The LEEA (Lifting Equipment Engineers Association) has modified its guidance on the use of hand chain hoists (also referred as hand chain blocks) at an angle to the vertical. Whilst previously advising against any such use, the new guidance reflects the fact that some hand chain hoists are now designed to be used in this manner. Furthermore, the LEEA believes that, in certain applications, standard hand chain blocks can be used safely at an angle to the vertical, if an appropriate risk assessment is conducted and additional precautions observed.
Despite the changes, the LEEA is stressing that the new advice does not mean that all hand chain blocks can routinely be used at an angle to the vertical. The individual characteristics of each application must be carefully assessed. In addition, the LEEA is also highlighting the fact that, in some cases, devices such as lever hoists and jaw winches may be more appropriate than a hand chain block. The LEEA’s updated advice also includes a list of special precautions that should be observed if a hand chain block is used at an angle to the vertical.
Full details of the new guidance (Document No. LEEA 053) can be found in the news section of the LEEA website (www.leeaint.com). In addition, it will be included in the next edition of the LEEA Code of Practice for the Safe Use of Lifting Equipment (COPSULE), and amendments will be made to other LEEA publications, including the User’s Pocket Guide. The revised guidance will also be the subject of a presentation at the forthcoming LEEA Roadshow event, which takes place in the Forbes Suite of the Aberdeen Exhibition and Conference Centre (AECC), on Wednesday, June 26th.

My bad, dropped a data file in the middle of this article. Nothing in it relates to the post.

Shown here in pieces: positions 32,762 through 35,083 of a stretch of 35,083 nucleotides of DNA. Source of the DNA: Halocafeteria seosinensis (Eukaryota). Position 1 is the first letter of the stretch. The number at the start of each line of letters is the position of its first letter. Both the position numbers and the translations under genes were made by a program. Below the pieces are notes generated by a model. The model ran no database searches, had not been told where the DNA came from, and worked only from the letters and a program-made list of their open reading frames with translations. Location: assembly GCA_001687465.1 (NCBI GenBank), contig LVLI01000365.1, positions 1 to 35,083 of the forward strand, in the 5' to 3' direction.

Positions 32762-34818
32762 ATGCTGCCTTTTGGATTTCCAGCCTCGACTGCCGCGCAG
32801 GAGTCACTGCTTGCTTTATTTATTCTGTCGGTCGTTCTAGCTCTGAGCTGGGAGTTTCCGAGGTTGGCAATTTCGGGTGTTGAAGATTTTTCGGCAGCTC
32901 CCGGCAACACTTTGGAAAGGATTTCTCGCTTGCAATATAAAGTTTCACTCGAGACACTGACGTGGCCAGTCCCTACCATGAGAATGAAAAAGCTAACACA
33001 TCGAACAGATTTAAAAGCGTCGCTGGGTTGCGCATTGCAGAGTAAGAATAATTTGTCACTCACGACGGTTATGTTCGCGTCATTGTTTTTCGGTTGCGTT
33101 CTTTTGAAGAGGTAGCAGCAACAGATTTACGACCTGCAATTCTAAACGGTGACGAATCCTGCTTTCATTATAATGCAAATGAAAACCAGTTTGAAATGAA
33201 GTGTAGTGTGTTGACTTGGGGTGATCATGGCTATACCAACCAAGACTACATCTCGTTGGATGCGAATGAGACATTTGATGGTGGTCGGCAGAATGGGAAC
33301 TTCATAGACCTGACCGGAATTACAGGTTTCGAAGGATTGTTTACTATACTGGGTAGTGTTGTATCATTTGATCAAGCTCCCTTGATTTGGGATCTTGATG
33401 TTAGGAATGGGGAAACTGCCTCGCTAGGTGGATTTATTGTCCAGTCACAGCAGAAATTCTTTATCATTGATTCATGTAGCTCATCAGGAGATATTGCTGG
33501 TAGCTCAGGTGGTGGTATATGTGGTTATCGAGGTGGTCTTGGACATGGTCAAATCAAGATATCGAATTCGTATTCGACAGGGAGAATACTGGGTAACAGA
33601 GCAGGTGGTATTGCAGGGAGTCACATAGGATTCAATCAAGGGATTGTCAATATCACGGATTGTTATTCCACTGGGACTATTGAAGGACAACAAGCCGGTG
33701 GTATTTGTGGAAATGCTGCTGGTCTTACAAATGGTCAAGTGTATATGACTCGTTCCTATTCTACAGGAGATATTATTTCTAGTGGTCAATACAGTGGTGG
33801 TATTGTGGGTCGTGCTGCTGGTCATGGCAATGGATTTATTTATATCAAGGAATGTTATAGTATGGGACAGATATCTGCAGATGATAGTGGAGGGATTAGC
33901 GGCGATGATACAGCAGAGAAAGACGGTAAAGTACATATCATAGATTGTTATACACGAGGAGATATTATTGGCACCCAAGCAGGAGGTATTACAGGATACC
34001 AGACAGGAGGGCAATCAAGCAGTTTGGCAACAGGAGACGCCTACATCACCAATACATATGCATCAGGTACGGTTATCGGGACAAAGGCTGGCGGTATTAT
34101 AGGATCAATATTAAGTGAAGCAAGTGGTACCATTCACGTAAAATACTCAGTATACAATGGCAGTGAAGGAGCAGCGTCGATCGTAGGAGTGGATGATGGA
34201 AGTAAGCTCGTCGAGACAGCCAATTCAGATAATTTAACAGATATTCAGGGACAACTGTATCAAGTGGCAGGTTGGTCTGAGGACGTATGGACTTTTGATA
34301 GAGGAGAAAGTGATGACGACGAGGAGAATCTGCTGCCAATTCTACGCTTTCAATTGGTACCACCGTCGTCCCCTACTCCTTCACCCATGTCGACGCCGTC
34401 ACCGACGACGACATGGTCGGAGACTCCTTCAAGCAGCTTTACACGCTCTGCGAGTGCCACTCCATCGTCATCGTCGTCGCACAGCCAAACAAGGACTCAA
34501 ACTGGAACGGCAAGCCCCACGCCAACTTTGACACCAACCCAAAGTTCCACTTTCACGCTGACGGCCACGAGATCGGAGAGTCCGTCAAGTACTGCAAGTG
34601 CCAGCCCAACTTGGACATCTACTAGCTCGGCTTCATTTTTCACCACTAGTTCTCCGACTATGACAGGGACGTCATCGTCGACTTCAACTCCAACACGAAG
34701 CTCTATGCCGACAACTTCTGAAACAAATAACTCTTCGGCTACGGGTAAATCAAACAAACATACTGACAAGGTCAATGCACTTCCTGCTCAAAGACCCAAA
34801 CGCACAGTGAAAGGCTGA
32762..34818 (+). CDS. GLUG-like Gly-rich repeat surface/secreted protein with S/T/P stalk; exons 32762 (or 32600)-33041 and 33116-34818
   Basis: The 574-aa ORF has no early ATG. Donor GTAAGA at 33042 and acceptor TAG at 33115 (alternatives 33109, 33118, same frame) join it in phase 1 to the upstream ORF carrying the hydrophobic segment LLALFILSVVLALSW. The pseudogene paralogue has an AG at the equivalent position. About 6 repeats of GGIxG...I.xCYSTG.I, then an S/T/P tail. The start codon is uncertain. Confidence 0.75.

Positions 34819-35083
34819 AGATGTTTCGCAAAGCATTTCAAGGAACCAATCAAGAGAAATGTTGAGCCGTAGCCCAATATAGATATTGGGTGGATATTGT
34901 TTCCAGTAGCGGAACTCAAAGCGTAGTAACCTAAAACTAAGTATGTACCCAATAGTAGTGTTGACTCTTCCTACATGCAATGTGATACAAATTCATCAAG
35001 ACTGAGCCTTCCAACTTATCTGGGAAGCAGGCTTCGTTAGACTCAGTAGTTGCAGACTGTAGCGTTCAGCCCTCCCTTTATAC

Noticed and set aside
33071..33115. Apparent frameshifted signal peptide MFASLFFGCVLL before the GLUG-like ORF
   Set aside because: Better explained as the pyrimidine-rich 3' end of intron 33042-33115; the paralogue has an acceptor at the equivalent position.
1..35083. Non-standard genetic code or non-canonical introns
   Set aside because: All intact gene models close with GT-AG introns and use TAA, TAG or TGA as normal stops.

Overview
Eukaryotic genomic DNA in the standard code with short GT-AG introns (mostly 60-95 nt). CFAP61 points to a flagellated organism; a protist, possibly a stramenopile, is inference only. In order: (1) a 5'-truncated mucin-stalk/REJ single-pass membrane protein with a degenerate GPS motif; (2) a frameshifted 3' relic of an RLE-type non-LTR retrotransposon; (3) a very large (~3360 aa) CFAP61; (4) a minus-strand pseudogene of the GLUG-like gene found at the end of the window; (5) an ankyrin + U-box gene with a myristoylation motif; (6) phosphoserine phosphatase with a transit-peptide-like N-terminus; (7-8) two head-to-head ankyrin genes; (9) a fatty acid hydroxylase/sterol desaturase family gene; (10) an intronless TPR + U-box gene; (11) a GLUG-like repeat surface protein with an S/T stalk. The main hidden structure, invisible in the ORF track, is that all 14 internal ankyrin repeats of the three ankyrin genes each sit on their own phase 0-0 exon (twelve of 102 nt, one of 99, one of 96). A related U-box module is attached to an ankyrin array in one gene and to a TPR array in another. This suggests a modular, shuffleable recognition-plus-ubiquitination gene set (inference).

Commenting on the revised guidance, Geoff Holden, chief executive of the LEEA, said: “These changes bring COPSULE up to date in terms of the range of hand chain blocks now available on the market, and the fact that there are circumstances in which it is reasonable to use standard products at an angle to the vertical. However, the new guidance should certainly not be regarded as a green light for the routine use of hand chain blocks in such applications. ”
Established in 1944, the LEEA has over 650 member companies worldwide and campaigns vigorously for higher standards of safety within the lifting industry. Key services provided include training, accreditation and expert technical advice. Member companies include those involved in the design, manufacture, hire, repair, refurbishment, test, examination, verification and use of lifting equipment. Applicants are subject to an initial technical audit before full membership is granted, and then to a continuing programme of assessments. For large scale users of overhead lifting equipment, associate membership provides benefits such as access to technical information and training, without the need for auditing.